LiFi: Internet Connection Through My Lightbulb?
Yes, Internet connection through your lightbulb, known as LiFi: one concept that would turn a LED lightbulb into a wireless router. The idea was publicly presented in 2011 by German physicist, Harold Haas, who started a company called pureLiFi in 2012, with others who were researching the technology since 2008. His idea: to make LiFi technology practical in a lightbulb, and act as a wireless router.
So, What Really Is LiFi?
LiFi is described as visible light communication technology that transmits data, like mobile communications, at high speeds through a light source (lightbulb). It’s similar to WiFi technology in that WiFi also transmits data at high speeds, but LiFi uses light with a LED bulb, and WiFi uses radio waves with a wireless router. This new technology is said to be 100 times faster than WiFi, having already been tested outside a laboratory in office settings in Tallinn, Estonia. The LiFi technology that was being used in Estonia transmitted data at 1GB per second (this is equivalent to a high-definition movie being downloaded within seconds!)
How Does LiFi Work?
It’s hard to sum up how the technology really works, so let’s get an accurate description from the company said to be the LiFi technology leader. According to pureLiFi:
“When a constant current is applied to an LED [light-emitting-diode] lightbulb, a constant stream of photons are emitted from the bulb which is observed as visible light. If the current is varied slowly, the output intensity of the light dims up and down. Because LED bulbs are semiconductor devices, the current, and hence the optical output, can be modulated at extremely high speeds which can be detected by a photodetector device and converted back to electrical current. The intensity modulation is imperceptible to the human eye, and thus communication is just as seamless as RF [radio frequency technology]. Using this technique, high-speed information can be transmitted from an LED lightbulb.”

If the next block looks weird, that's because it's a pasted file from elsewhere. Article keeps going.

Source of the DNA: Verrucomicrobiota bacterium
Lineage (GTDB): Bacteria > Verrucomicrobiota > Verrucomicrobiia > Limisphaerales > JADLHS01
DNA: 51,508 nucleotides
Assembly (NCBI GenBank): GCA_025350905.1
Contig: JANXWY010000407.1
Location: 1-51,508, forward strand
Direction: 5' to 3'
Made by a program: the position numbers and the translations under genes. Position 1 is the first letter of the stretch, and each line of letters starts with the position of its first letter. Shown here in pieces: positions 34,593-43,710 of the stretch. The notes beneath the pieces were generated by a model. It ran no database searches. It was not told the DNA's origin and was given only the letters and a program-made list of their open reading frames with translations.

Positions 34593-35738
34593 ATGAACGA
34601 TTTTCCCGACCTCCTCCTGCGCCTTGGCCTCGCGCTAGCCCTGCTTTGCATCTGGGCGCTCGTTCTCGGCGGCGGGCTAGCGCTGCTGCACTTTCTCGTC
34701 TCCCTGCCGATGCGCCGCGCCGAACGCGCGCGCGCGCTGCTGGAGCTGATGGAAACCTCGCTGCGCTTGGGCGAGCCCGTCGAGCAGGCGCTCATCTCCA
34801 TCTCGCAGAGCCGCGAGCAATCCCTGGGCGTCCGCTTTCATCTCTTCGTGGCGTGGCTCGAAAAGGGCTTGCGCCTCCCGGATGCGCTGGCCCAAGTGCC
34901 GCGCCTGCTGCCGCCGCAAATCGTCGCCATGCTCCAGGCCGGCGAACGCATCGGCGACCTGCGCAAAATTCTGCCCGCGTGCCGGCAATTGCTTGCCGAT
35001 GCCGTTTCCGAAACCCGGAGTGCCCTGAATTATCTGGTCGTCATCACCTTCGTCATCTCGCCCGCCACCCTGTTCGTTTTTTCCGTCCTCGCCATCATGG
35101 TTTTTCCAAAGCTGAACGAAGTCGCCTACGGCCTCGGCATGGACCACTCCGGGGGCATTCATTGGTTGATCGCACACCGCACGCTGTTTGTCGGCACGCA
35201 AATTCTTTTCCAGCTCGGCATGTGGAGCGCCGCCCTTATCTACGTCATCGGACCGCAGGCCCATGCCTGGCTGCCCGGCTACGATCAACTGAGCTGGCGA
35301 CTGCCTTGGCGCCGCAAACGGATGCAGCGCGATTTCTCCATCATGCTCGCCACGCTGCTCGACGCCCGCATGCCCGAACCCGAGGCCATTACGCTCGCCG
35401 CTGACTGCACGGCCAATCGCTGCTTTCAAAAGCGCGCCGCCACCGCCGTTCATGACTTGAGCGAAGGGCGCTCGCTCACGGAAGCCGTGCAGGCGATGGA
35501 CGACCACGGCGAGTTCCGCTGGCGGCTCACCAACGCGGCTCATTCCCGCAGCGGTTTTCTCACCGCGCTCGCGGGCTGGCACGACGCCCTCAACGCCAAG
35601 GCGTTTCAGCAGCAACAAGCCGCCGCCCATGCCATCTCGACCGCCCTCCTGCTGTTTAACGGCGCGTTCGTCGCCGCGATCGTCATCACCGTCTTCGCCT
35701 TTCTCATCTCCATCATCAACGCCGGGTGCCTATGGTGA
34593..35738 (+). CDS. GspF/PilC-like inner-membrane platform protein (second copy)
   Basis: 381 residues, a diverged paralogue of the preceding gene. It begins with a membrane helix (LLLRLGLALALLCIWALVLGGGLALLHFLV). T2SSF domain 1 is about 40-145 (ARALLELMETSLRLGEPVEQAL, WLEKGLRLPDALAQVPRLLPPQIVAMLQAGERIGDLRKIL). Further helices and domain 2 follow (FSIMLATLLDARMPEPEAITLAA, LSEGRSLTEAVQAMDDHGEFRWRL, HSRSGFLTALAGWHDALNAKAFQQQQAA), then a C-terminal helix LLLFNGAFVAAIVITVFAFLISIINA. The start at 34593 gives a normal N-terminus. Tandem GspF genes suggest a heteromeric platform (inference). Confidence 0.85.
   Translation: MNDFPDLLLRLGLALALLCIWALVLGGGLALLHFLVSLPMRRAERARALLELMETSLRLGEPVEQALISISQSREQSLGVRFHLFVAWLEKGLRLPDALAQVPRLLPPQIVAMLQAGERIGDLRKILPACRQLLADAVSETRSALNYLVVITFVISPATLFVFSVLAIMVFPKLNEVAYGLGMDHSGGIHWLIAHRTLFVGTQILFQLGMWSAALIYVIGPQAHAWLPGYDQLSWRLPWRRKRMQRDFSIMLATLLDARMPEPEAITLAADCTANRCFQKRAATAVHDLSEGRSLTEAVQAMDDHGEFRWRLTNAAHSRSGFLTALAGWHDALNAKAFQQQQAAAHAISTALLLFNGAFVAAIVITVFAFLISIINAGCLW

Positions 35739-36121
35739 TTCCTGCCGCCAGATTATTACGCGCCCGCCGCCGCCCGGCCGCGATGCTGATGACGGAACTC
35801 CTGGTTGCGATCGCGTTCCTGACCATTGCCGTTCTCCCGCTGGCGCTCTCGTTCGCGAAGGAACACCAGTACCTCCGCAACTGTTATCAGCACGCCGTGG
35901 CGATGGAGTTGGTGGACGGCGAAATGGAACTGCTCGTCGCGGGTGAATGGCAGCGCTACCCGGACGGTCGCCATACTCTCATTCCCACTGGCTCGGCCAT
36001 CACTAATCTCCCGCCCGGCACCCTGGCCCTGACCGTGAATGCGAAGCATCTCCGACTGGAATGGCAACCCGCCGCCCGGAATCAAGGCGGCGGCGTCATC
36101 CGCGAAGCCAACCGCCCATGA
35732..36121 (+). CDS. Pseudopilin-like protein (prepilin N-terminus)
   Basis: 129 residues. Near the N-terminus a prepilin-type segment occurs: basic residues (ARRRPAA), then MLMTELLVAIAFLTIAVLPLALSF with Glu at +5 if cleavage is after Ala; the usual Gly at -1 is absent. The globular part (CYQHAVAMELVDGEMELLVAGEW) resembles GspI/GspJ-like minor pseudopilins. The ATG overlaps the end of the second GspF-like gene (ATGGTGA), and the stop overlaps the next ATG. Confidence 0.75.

Pros and Cons of LiFi
- FAST – 100 times faster than WiFi.
- Better Security – It is said that since LiFi cannot pass through walls like WiFi, it will be a better secured connection. Better security = continuous data transmission with a more productive use of mobile apps.
- Needs Direct Light Contact – A connection cannot be established unless devices are in direct contact to the light source. This means that unlike WiFi, LiFi cannot pass through walls. In order to get connection throughout an entire area, these LED lightbulbs with LiFi technology would need to be installed in all rooms for a continuous connection.
- Cannot Work Outdoors – The technology is for indoor use only, meaning we won’t see it replace WiFi for public use anytime soon.
- Cost – Since we already have a WiFi connection established throughout our homes and offices, the cost to implement a new form of infrastructure to get connected by light might not be worth the money, just yet.
There have been many articles out there within the past few days about Apple already testing the LiFi technology within their iOS software. Code has been identified in iOS 9.1 that hints at the fact that Apple may be experimenting with LiFi for device compatibility, or maybe even for the chance to create its own lightbulbs to work on future Apple devices.
We don’t know what LiFi has in store for us in the future, but we do know that it’s another form of wireless technology that has gotten a lot of looks recently. Will it trump WiFi? I don’t think so, but it may be implemented in some areas in conjunction with WiFi sooner than we think. It’s a cool concept that may go far, or may be a total dud. All we need is LED lightbulb manufacturers to place the small chips in them, and we have the power of light to establish a connection. Will it be a success or a total failure? Only time will tell.
Would you use LiFi?